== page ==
Yet data can be an inexact science.  Whether it’s erroneously predicting the winner of a presidential election or the number of expected flu cases in a certain year,  data science is a technology that “can see things as never before, but also can be a blunt instrument, missing context and nuance,” finds The New York Times.
That’s why companies cannot be lulled into complacency when it comes to data, and must instead be ready to question it thoroughly, says Frank Sesno, a former CNN anchor.
Sesno, author of “Ask More: The Power of Questions to Open Doors, Uncover Solutions, and Spark Change,” says that teams and leaders can’t ignore their “gut instinct”, relying only on data to make decisions or predictions.
Experts say that data science is just another tool, and it’s designed to provide probabilities, not absolute answers. In addition, companies must understand that those who build the predictive models may have flawed assumptions or be mistaken about what data is most important to a company’s objective or strategy.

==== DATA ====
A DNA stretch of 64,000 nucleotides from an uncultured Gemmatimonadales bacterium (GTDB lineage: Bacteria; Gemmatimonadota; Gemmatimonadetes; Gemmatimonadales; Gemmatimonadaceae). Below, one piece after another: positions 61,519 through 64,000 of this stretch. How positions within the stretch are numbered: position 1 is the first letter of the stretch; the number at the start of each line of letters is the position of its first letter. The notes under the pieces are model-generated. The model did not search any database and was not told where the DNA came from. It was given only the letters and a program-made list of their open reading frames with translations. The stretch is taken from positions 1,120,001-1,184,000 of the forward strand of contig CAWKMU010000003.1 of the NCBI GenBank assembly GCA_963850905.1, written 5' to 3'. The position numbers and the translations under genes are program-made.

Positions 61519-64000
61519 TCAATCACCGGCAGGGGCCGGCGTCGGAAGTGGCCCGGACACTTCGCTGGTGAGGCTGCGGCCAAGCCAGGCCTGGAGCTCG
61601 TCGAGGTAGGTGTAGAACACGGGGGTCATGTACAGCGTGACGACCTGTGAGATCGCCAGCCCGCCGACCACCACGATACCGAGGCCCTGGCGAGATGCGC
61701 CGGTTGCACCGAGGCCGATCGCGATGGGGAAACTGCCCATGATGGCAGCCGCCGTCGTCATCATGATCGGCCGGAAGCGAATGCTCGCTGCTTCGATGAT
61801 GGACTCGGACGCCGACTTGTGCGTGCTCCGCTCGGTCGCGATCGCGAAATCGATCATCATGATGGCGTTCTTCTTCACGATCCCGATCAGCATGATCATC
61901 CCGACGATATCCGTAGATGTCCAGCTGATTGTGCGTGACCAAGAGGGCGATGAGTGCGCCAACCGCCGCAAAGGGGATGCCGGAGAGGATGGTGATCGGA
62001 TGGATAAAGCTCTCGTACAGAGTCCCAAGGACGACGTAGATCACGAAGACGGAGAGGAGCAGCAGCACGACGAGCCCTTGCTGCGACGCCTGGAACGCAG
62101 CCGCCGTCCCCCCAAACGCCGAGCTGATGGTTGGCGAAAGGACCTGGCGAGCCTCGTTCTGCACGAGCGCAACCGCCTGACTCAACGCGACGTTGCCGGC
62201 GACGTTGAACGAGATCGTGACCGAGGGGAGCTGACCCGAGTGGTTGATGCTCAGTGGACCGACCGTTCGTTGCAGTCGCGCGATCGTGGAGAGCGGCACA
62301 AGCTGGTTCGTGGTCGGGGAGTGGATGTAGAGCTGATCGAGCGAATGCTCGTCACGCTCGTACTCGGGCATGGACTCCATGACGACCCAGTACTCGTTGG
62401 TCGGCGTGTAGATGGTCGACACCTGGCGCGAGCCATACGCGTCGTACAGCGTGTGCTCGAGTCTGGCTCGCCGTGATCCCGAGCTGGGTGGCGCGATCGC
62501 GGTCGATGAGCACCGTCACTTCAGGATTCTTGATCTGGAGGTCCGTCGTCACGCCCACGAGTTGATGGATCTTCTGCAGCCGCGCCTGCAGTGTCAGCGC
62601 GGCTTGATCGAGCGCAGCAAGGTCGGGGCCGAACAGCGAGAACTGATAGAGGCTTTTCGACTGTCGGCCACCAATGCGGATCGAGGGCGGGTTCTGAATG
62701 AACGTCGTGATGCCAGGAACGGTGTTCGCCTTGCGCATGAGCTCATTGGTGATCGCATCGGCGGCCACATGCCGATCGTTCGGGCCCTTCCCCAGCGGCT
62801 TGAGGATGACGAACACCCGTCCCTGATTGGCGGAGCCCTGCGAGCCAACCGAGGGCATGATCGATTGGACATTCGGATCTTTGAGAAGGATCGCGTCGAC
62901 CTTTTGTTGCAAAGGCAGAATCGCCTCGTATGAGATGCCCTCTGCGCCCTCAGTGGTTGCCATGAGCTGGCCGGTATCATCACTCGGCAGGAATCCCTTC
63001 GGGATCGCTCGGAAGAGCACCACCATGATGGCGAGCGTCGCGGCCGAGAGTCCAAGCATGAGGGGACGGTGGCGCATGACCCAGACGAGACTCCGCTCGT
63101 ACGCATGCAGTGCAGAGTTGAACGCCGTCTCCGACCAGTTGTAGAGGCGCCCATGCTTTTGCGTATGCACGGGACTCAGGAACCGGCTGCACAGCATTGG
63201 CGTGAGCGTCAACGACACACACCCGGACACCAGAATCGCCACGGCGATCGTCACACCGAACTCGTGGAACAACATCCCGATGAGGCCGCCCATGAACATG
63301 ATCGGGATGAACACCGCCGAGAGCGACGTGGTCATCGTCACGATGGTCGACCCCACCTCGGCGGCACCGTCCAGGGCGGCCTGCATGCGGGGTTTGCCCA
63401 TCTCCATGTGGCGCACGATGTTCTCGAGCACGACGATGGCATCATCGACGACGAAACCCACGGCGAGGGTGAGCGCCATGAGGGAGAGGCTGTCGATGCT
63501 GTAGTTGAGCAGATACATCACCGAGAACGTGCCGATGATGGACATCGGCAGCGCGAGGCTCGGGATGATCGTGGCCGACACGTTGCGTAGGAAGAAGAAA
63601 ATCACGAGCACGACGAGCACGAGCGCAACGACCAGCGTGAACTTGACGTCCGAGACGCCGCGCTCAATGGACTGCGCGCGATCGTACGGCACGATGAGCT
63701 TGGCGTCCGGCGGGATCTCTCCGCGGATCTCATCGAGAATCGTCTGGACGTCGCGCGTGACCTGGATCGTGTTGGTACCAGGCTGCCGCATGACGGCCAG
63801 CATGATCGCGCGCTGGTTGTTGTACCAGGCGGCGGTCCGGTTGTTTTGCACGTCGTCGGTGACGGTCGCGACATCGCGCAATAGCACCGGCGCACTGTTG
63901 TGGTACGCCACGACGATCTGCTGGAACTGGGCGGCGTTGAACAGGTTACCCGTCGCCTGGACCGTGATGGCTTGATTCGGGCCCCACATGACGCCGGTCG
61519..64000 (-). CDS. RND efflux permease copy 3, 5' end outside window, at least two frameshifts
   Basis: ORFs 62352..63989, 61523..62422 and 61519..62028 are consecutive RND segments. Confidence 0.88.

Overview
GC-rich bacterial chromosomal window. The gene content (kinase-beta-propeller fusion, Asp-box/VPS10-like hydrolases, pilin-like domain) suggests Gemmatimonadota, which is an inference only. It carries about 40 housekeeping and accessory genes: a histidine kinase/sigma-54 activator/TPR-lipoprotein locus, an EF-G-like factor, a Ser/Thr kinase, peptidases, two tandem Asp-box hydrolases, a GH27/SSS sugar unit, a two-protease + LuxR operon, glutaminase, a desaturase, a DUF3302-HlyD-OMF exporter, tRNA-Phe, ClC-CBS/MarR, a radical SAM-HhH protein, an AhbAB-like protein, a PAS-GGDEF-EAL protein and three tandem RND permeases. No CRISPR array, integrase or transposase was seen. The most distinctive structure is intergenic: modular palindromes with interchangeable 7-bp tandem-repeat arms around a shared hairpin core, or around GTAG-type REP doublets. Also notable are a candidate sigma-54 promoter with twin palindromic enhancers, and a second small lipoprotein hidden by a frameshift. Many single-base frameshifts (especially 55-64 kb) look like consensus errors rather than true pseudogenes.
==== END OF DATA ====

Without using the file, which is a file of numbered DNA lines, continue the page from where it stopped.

Data also can lead to teams not relying on their own knowledge and experience to come up with the best solutions. Researchers found in a study that 60% of radiologists asked to analyze a routine chest x-ray failed to detect that a collarbone was missing – because they were so familiar with data that trained them to expect to see one.
So, how do organizations use data to its best advantage? Experts say it begins with committing to a strategy that uses data – but not to the exclusion of anything else.

Asking the right questions

Sesno, who has interviewed five presidents and other world leaders, is now director of the School of Media and Public Affairs at The George Washington University. He says that his journalism training has taught him the power of asking the right questions, and he’s learned even more from people like Colin Powell, former Secretary of State and chairman of the Joint Chiefs of Staff, and Dr.  Anthony Fauci, who was critical in cracking the HIV/AIDS mystery.
While data certainly adds to the overall picture when it comes to forming a strategy or developing goals, Sesno says that teams can’t “park their common sense” when using it and must still:
  • Ask diagnostic questions. “What’s wrong?” “How do we know?” and “What are we not seeing?” are all way (read more here)

Monday, March 6, 2017